Her Campus Logo Her Campus Logo

Opinion: The Hispanic Community is Filled With Toxic Gender Roles

The opinions expressed in this article are the writer’s own and do not reflect the views of Her Campus.

A few months ago, my boyfriend’s Mexican grandmother shared some concerns about me attending a university. “She shouldn’t make more money than you because she will hold it over your head,” his grandma said. I was devastated hearing those words but not surprised.

For many traditional Hispanic families, the man is responsible for financially providing for their families. The women’s responsibility is to be a housewife and nothing else. 

Mexicans have dealt with discrimination for many years. Yet, they still discriminate amongst themselves based on gender roles. The most toxic gender role in the Mexican community is machismo. Men in Latin America have exaggerated their masculine pride, which hurts many women. Machismo has encouraged Hispanic men to dominate their families and to act with entitlement. 

Machismo is the major cause of toxic masculinity and gender roles in Latino communities. It encourages women to be silent and for men to take control. Women are abused and treated as objects owned by men. A woman is more than capable to be independent, but it’s difficult when Latino men take part in oppressing them. 

As a Mexican woman, it’s intimidating to be in a room full of men. I am not your traditional Mexican woman, which can be scary—Not for me, but for the Mexican woman who didn’t get the opportunity to be different. 

I’m working hard to get my degree, and to have a successful job in the future. Not to be expected to be a housewife. My biggest fear is being dependent on a man because I want to be self-reliant myself. 

Men and women suffer from these toxic gender roles because both are put on a pedestal to meet numerous expectations. Men and women should have the freedom to choose who they want to be, without any judgment. 

Latin America’s society has embedded these toxic stereotypes into our lives for generations. Going against society’s idea of what a man and woman should be is a challenge in itself. Mexicans should have the freedom to express themselves without having to please society’s toxic gender roles. 

Jason Gutierrez, a fourth-generation Mexican and sophomore at the University of Texas, shared his experiences of toxic masculinity. “I constantly feared getting judged by my family,” Gutierrez said. “I wanted to get an ear piercing, and my dad expressed his disappointment, which made me insecure about myself,” Gutierrez said.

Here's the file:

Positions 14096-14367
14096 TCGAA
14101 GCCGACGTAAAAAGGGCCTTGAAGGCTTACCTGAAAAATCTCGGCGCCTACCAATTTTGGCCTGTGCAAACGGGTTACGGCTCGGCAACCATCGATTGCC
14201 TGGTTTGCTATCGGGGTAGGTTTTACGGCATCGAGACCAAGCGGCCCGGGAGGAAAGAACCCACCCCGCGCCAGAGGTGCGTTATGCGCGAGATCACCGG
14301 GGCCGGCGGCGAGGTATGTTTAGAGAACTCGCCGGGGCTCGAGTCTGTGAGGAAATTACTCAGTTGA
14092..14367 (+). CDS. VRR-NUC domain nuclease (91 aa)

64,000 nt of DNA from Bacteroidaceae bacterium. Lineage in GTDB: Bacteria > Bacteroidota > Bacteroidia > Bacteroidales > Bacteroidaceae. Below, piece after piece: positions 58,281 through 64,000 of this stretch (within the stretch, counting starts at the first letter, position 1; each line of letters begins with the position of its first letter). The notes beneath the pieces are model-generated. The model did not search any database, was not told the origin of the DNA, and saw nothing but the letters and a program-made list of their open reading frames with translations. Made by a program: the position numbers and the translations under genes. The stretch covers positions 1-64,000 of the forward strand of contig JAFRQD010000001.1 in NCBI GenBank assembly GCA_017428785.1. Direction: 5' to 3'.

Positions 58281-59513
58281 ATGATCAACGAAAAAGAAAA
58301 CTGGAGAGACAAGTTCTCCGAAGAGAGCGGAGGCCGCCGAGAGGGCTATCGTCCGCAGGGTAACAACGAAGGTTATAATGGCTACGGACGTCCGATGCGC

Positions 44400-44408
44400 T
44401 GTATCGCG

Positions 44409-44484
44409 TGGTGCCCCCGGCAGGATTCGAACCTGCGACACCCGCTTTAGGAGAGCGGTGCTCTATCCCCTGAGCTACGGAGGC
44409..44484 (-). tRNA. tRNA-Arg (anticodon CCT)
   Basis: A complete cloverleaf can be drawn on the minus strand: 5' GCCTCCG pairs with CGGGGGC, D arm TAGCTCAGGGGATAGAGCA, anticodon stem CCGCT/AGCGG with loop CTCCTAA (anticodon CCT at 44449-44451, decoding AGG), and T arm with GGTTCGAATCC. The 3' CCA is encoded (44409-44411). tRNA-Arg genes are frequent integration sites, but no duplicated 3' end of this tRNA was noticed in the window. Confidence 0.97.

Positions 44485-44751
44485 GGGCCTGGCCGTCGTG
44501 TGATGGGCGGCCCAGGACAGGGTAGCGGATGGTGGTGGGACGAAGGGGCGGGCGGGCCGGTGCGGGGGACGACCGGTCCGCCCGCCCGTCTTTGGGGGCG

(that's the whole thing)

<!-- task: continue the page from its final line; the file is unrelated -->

His doubts about being ‘manly’ enough for his family stemmed from the fear of not wanting to disappoint his family. In wanting to make his family proud, he couldn’t be true to himself. 

A study in 2015 measured the health impact of machismo in Hispanic communities. Acts of machismo heightened the levels of anxiety within the Latino community. 

Parents have the most influence in perpetuating these gender roles in their children. An article in Luz Collective spoke to the influences of machismo in different stages of life. Children grow up to actively participate in society’s toxic gender roles. They’ve learned to believe it’s normal to please society’s expectations of them. Once they grow up, they learn to do the same to their children. The cycle of perpetuating toxic gender roles continues with future generations. 

I was reminded of this when recently taking an implicit bias test through Harvard University’s Project implicit. My gender-career bias test results showed I associated family-oriented jobs with women. And I associated business/math jobs with men. Even if I disagree with machismo and toxic masculinity, I’m still guilty of perpetuating these stereotypes without even realizing it. 

Daniela Rascón, a Mexican-American studies graduate, shared reasons why the cycle doesn’t break. “It takes both men and women to say it’s enough,” Rascón said. People avoid calling out machismo because it’s an uncomfortable conversation. 

“We won’t ever progress if we can’t bring up the severity of the issue,” Rascón said. 

It’s not easy to call out older generations of Latinos; they have lived through a different time. It’s understandable to see where their perspectives come from, but it isn’t a good enough reason to avoid the subject. Both men and women are guilty of insinuating these ideas of gender roles. 

Society has taught men to not express their emotions and for women to obey. It’s difficult to know who you are when society has molded you into who they wanted you to be. 

My boyfriend and I always make sure to communicate our feelings. The incident with his grandma just showed us the work we need to do to abolish these toxic gender roles. 

Machismo culture isn’t going to go away in a day; it’s going to take time. Having conversations with your parents or grandparents about the harm toxic gender roles cause seems like a small action but its impact is larger than it seems. Today, everything is much more progressive than before but these gender roles are still very much present. It’s scary to combat these gender roles because you won’t know your community’s reaction. 

Fear shouldn’t be a reason to not stand up for yourself and others.

I'm Chantal, a first-Generation college student at The University of Texas at Austin. I come from a Mexican household, and I'm proud of my culture. I'm a daughter of immigrants, navigating this new college world on my own. I hope to encourage other girls to push forward, despite the obstacles.
Similar Reads👯‍♀️